Resource Tracking for UKOER


Published on

A summary of different approaches that may be used for tracking the release, use/reuse, and commentation of open education resources. Basis for an online seminar for the UKOER programme on 19-Nov-2009. (

1 Like
  • Be the first to comment

No Downloads
Total views
On SlideShare
From Embeds
Number of Embeds
Embeds 0
No embeds

No notes for slide

Resource Tracking for UKOER

  1. 1. Resource Tracking for UKOER <ul><li>Phil Barker <> </li></ul><ul><li>R. John Robertson <> </li></ul><ul><li>Lorna M Campbell <> </li></ul><ul><li> </li></ul>We will start at 2:00pm, if you’re early please bear with us while we sort ourselves out. Feel free to try out the technology while you wait. Warning: person-to-person chat is visible to moderators.
  2. 2. Session Outline <ul><li>Intro (me): what? </li></ul><ul><li>Overview of programme requirements and other related activities: why? </li></ul><ul><li>Discussion of technical options for tracking: how? </li></ul><ul><li>Session Rules </li></ul><ul><li>Discussion please, not just presentations! (please) </li></ul>
  3. 3. Resource tracking? <ul><li>Monitoring </li></ul><ul><li>Number of resource released </li></ul><ul><li>Use / reuse of resources </li></ul><ul><li>Comments and ratings about resources </li></ul><ul><li>Impact (partial) </li></ul><ul><li>through technical means. </li></ul>
  4. 4. Programme level perspective
  5. 5. Monitoring number of OERs released <ul><li>Count what is represented in the Jorum? </li></ul><ul><li>Discuss </li></ul><ul><ul><li>Issues of granularity? </li></ul></ul><ul><ul><li>Timing? </li></ul></ul>
  6. 6. Monitoring Use / reuse <ul><li>Usage stats from host site </li></ul><ul><li>Google Analytics </li></ul><ul><li>URL redirects </li></ul><ul><li>Web search on a unique key </li></ul><ul><li>Web bugs </li></ul>
  7. 7. Usage stats from host site <ul><li>HTTP access log analysis </li></ul><ul><ul><li>Number of downloads </li></ul></ul><ul><li>Count of number of “views”/embeds on web 2.0 host </li></ul><ul><ul><li>often available through the API </li></ul></ul>
  8. 8. Google Analytics <ul><li>Similar sort of stats analysis to HTTP log analysis, but better </li></ul><ul><li> </li></ul>
  9. 9. Google Analytics: who uses it <ul><li>Hands up </li></ul><ul><li>1 : if you know about GA </li></ul><ul><li>2 : if you use GA on some project </li></ul><ul><li>3 : if you use GA on an OER project </li></ul>
  10. 10. URL redirects <ul><li>Replace direct URLs with indirect ones which </li></ul><ul><ul><li>Redirect the browser to the required URL </li></ul></ul><ul><ul><li>Acquire stats in the process </li></ul></ul><ul><ul><li>e.g. and </li></ul></ul><ul><li>Similar tricks used by Google and many online catalogues / repositories </li></ul><ul><li>Example uses (not all recommended) </li></ul><ul><ul><li>If you OER project has a catalogue </li></ul></ul><ul><ul><li>Monitoring use through specific dissemination channels, e.g. RSS </li></ul></ul><ul><ul><li>Links from OERs to other sites </li></ul></ul>
  11. 11. Who uses URL redirects <ul><li>Hands up </li></ul><ul><li>1 : if you know about URL redirects </li></ul><ul><li>2 : if you use URL redirects on some project </li></ul><ul><li>3 : if you use URL redirects on an OER project </li></ul>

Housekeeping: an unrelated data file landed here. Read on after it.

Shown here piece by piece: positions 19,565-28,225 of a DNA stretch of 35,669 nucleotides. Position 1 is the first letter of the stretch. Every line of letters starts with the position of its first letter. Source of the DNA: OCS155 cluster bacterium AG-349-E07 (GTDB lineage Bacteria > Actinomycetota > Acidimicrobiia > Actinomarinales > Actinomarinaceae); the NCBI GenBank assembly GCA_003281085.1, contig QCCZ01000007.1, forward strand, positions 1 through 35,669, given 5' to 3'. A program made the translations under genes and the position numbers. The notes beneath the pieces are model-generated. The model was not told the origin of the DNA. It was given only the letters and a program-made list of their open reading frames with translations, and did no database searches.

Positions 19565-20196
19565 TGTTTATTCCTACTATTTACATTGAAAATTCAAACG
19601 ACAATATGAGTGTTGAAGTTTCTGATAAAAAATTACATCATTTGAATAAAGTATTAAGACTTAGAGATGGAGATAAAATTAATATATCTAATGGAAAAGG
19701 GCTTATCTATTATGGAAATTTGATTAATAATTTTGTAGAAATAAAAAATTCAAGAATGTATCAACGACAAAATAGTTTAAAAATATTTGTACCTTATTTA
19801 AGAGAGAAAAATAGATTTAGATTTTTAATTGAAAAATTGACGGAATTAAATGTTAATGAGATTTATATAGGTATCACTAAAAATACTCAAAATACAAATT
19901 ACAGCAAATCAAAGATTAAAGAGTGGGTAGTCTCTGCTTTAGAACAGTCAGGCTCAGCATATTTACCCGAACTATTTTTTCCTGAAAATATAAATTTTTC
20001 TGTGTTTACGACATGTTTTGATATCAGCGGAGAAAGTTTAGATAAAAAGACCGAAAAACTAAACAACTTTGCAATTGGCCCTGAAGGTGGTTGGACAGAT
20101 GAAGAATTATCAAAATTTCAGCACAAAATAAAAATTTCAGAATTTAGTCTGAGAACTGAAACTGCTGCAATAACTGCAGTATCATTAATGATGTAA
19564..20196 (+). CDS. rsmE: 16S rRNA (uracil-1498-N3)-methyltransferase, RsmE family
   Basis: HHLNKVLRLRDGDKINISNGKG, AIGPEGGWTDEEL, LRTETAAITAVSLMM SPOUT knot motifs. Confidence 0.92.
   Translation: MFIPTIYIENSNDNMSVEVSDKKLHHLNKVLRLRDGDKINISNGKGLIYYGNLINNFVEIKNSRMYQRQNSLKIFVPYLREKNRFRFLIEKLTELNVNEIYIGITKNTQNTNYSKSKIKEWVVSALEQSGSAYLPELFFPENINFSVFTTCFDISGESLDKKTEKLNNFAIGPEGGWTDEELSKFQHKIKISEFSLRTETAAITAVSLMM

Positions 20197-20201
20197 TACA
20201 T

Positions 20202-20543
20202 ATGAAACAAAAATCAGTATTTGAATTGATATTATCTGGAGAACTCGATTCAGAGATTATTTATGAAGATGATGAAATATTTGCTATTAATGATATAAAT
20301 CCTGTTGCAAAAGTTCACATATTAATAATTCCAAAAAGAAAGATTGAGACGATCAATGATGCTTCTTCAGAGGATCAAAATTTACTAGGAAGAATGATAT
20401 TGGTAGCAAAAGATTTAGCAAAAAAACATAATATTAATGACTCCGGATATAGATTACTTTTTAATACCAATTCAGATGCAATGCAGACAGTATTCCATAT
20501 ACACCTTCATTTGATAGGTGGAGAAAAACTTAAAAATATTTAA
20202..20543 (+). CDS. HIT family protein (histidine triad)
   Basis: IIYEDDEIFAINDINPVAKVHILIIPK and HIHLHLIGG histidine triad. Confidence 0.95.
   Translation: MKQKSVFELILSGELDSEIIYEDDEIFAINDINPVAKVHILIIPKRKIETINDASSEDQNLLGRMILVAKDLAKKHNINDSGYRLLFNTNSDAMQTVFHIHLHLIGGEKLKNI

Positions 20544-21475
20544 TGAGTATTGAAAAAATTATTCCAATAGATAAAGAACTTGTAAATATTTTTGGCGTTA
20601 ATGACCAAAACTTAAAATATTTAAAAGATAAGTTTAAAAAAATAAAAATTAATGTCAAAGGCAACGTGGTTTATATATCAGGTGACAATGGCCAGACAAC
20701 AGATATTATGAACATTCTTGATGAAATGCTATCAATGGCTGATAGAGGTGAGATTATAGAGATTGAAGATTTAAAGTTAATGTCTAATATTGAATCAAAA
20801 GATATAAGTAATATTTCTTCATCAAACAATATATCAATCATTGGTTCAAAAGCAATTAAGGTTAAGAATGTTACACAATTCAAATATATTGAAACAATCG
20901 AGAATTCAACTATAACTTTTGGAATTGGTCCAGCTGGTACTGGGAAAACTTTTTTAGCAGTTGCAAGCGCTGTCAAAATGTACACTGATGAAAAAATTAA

12. 12. Web search on a unique key <ul><li>Put a unique phrase/tag/identifier into the text of your resource </li></ul><ul><li>Release it into the wild </li></ul><ul><li>Search Google for that phrase </li></ul><ul><li>. . . and find where your resource has been re-used </li></ul><ul><li>(at least on the open web) (if the key hasn’t been edited out) </li></ul><ul><li>The unique key could be an identifier for the resource which links via a URL redirect to more info about that resource </li></ul><ul><li>e.g. “for more info on this resource see” </li></ul><ul><li>(But please do search Google for this for an illustration of a problem with case-sensitivity) </li></ul>
  13. 13. Who uses web search on key <ul><li>Hands up </li></ul><ul><li>1 : if you know about it </li></ul><ul><li>2 : if you use it on some project </li></ul><ul><li>3 : if you use it on an OER project </li></ul>
  14. 14. Web bugs <ul><li>See </li></ul><ul><li>“ A Web bug is an object that is embedded in a web page or e-mail and is usually invisible to the user but allows checking that a user has viewed the page or e-mail. ... Alternative names are Web beacon , tracking bug , tracking pixel , pixel tag , 1×1 gif , and clear gif .” </li></ul><ul><li>Causes a HTTP request to be sent to some defined URL whenever the resource is opened; information can be gathered through that request. </li></ul><ul><li>Used by  & Google analytics (JavaScript) </li></ul>
  15. 15. Who uses web bugs of their own <ul><li>Hands up </li></ul><ul><li>1 : if you know about them </li></ul><ul><li>2 : if you use them on some project </li></ul><ul><li>3 : if you use them on an OER project </li></ul>
  16. 16. Monitoring comments <ul><li>Comment & rating aggregation </li></ul>
  17. 17. Comment & rating aggregation <ul><li>Many host sites allow users to add comments and do star ratings </li></ul><ul><li>Some of these are available for aggregation through the site’s API. </li></ul><ul><li>Is anyone doing this? </li></ul>
  18. 18. <ul><li>This work is licensed under the Creative Commons Attribution 2.5 UK: Scotland Licence. To view a copy of this licence, visit or send a letter to Creative Commons, 171 Second Street, Suite 300, San Francisco, California 94105, USA. </li></ul>